These are some of the take-home messages or lessons from “climategate” as I see it. They are strongly related to each other, with the overriding theme being that disagreements about climate change are not so much about the science, but rather about a clash of underlying values, ideas (e.g. related to risk perception) and ideals. Scientists are caught in the middle of this trying to defend the science against various distortions (while also having their own values, ideas and ideals of course).
- There’s no strong relation between knowledge/information and people’s perceptions: Just the facts won’t do. It’s all about the narrative. Climategate resonated because it could easily be spun into the underdog fighting the mean establishment. Scientists and those communicating the science should take a lesson from this: Don’t be such a scientist when communicating with non-scientists. Tell a story rather then flooding people with facts, numbers and uncertainty intervals. Steven Mosher, in a comment at Judith Curry’s, points to another lesson to be taken from this: Focusing on the consensus feeds into this underdog-versus-establishment narrative. I think he’s got a point there, though of course it is based on a faulty dismissal of a scientific consensus as being meaningless. Perhaps we should stress that the consensus is not monolithic, but rather concerns the big picture only, and even there it is still a bell curve of viewpoints rather than unanimous agreement.
- Climate science is embedded in a wild sea of culturally differing views, where values and ideals clash. Scientists should consider this (partly hostile) public environment when communicating about climate science. Retreating in the ivory tower of academia would be a detriment to the public discussion. I think we should consider strategically effective ways to convey scientific insights to the public and policymakers.
- The animosity towards climate science is even greater than we thought it was. Those who object to the perceived policy consequences of the mainstream scientific view go through great lengths in order to try to discredit the science. This has had an effect on how scientists and their supporters communicate (or not) with the public: Many have gotten afraid for speaking out publicly, while some others have gotten more strident or even defensive. Both reactions are understandable, even though neither are useful imho.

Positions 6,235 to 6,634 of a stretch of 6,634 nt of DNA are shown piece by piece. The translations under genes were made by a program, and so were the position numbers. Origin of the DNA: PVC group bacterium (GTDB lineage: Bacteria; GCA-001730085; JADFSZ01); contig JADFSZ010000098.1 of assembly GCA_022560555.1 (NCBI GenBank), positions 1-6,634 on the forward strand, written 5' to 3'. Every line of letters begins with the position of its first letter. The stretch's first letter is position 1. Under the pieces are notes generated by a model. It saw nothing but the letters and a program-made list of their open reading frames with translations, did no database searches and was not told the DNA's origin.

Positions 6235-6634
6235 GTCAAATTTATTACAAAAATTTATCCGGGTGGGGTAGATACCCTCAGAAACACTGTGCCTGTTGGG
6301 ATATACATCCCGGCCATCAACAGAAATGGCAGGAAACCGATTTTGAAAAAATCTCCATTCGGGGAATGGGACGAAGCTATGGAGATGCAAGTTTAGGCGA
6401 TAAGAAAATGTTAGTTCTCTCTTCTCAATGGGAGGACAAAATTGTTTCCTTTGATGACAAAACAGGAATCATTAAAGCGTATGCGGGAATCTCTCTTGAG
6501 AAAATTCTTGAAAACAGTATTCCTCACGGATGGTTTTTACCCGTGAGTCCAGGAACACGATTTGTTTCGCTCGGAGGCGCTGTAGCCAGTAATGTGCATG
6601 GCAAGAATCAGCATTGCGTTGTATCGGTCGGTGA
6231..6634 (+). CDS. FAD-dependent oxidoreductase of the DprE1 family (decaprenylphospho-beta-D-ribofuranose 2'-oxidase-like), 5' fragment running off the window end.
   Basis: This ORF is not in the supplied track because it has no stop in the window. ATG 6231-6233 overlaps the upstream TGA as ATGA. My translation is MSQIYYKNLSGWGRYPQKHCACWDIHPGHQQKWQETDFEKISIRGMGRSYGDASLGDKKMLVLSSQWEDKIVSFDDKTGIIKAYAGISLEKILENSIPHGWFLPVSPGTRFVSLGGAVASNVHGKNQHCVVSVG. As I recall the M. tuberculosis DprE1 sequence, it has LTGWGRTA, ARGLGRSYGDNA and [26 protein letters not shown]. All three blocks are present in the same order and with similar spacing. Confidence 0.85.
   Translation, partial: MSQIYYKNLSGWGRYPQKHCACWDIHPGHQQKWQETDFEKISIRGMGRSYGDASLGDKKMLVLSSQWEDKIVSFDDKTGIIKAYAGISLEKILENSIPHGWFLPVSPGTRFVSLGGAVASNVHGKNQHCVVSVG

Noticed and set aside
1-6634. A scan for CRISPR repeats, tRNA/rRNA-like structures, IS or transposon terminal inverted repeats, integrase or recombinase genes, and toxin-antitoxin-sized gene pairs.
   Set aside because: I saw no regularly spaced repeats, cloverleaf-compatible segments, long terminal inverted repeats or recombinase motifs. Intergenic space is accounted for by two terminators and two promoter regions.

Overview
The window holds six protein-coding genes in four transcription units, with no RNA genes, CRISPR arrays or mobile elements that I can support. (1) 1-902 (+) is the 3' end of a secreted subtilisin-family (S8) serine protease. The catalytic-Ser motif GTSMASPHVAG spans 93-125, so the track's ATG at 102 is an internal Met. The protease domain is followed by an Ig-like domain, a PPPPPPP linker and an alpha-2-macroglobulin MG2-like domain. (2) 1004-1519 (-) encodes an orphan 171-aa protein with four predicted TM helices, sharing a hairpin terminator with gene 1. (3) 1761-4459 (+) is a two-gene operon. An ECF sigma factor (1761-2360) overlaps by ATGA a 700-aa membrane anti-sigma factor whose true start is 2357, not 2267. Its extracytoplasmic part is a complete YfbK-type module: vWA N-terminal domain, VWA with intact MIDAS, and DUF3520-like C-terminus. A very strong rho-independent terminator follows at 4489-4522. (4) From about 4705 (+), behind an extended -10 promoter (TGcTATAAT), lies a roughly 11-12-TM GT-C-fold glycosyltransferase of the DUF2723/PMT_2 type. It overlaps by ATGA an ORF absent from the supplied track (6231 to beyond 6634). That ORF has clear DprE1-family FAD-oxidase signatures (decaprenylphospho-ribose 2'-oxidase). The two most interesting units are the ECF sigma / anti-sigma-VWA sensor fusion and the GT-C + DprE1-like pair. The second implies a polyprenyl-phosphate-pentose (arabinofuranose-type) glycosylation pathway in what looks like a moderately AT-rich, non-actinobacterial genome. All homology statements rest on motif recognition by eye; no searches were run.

- Not directly a consequence of climategate, though it did bring it into clearer focus, is that there are many other aspects besides science that influence one’s policy preferences. It applies to those who argue the science as a proxy for arguing the politics, but it also applies to defenders of the science; it applies to everyone. Endless arguments about sea level rise in 2100 are perhaps not so useful when the underlying disagreement is much more about different values (e.g. about valuing the present versus the future; freedom versus responsibility; how to deal with risk) than about the Greenland ice sheet. This is tricky though, because scientists and their supporters (I really need to come up with a proper word) will still feel the need to defend the mainstream scientific view against distortions. I don’t know how to best deal with that catch 22.
- The need for increased transparency and openness of data and code is now widely shared. I think this is an inevitable and inevitably difficult process, but “climategate” reinforced the importance of such transparency for public trust and credibility. It will not convince the more fanatic “skeptics” out there, nor will it prevent such smear campaigns from happening again in the future. But it will help to make the wider public, who are more or less agnostic about the topic, more immune to various accusations of secrecy and fraud. And that’s important.
- Citizen science has taken off over the last year. I’m not sure if it’s just anecdotal evidence based on my blog reading or a sign of a real trend (where’s VS if you need him ;-) but I have a feeling that there’s much more interest and participation amongst non climate scientists in actually doing analyses themselves, most notably related to the temperature record. And some good work is coming out of that. I don’t regard it as a dramatic change in how science overall is conducted (its effect is much more on the public trust and perception), but it’s an interesting development nevertheless, and a more productive way of using one’s energy than blogospheric shouting matches.
Visit climatesight for a good and readable summary of “climategate”. See the Yale forum for an interesting collection of scientists’ view on lessons learnt. I get a sense that overall, many of them don’t disagree with my rant about how low of an action this was. Gavin retells the story of what happened over at RC.
Update: The second installment at the Yale forum is up, about science journalists’s views of lessons learned. Elizabeth Kolbert’s answer to what journalism should have learned is noteworthy (my comments in [...]):
The obvious lesson of faux scandals like “climategate” is that they tend to be created by groups or individuals with their own agendas, and journalists ought to be very wary about [uncritically] covering them. The notion that there is some huge scientific conspiracy going on, involving dozens of researchers at different institutions, is pretty implausible on its face. This goes for climate science as for all other scientific disciplines. I’m not saying it can’t happen; it’s just hard to imagine how it would work. Conversely, it’s very easy to imagine why an individual or a group with an economic or political [or ideological] interest would want to claim that such a conspiracy existed. The burden of proof ought to be very high. Instead, it seems the bar was placed ridiculously low.